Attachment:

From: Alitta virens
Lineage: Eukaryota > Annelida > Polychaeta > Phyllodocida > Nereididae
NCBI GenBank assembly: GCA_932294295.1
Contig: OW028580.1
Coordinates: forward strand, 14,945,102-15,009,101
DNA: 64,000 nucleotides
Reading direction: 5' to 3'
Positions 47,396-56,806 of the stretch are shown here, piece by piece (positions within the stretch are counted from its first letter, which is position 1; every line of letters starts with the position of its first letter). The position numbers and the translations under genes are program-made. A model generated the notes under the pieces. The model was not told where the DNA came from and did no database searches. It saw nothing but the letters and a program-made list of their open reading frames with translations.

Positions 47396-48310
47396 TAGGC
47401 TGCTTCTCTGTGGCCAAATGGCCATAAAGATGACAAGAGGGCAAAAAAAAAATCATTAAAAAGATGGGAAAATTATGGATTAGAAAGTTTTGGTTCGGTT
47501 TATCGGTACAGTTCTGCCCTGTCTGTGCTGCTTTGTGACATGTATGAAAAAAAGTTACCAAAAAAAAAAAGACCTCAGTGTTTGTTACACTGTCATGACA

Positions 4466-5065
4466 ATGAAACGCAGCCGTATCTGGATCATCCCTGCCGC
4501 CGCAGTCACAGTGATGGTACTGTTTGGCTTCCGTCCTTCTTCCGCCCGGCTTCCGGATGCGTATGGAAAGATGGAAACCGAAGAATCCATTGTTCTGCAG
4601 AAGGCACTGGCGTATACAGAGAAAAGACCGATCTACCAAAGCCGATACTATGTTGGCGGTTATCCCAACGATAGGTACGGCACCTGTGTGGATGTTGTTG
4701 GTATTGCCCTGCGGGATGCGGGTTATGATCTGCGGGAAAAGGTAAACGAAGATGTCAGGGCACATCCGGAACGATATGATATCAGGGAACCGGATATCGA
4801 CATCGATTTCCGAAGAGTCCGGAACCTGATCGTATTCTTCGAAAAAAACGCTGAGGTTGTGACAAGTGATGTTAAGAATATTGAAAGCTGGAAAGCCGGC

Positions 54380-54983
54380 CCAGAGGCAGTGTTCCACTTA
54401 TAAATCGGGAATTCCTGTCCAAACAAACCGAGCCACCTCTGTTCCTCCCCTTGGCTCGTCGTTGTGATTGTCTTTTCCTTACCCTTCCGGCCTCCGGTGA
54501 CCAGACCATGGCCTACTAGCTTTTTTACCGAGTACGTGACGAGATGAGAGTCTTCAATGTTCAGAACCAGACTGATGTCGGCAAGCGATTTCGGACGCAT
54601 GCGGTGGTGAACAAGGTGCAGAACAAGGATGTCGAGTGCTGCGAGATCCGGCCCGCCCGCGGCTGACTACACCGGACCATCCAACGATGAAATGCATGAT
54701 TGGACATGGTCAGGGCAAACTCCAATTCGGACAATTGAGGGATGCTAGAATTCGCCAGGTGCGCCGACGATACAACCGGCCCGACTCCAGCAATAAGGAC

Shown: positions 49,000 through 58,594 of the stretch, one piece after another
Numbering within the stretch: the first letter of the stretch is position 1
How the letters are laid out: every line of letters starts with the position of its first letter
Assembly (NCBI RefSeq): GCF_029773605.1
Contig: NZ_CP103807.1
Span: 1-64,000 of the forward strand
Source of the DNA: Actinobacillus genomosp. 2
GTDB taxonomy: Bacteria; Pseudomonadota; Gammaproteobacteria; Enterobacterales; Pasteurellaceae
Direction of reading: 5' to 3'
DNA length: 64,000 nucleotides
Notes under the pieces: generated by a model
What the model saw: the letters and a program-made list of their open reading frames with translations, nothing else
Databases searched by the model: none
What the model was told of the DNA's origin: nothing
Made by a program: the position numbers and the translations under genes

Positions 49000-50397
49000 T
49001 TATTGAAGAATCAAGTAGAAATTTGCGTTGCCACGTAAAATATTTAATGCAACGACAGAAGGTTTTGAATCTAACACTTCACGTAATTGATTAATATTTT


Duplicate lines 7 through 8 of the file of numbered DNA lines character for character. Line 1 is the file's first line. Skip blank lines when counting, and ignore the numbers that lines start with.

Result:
Reading direction: 5' to 3'
Positions 47,396-56,806 of the stretch are shown here, piece by piece (positions within the stretch are counted from its first letter, which is position 1; every line of letters starts with the position of its first letter). The position numbers and the translations under genes are program-made. A model generated the notes under the pieces. The model was not told where the DNA came from and did no database searches. It saw nothing but the letters and a program-made list of their open reading frames with translations.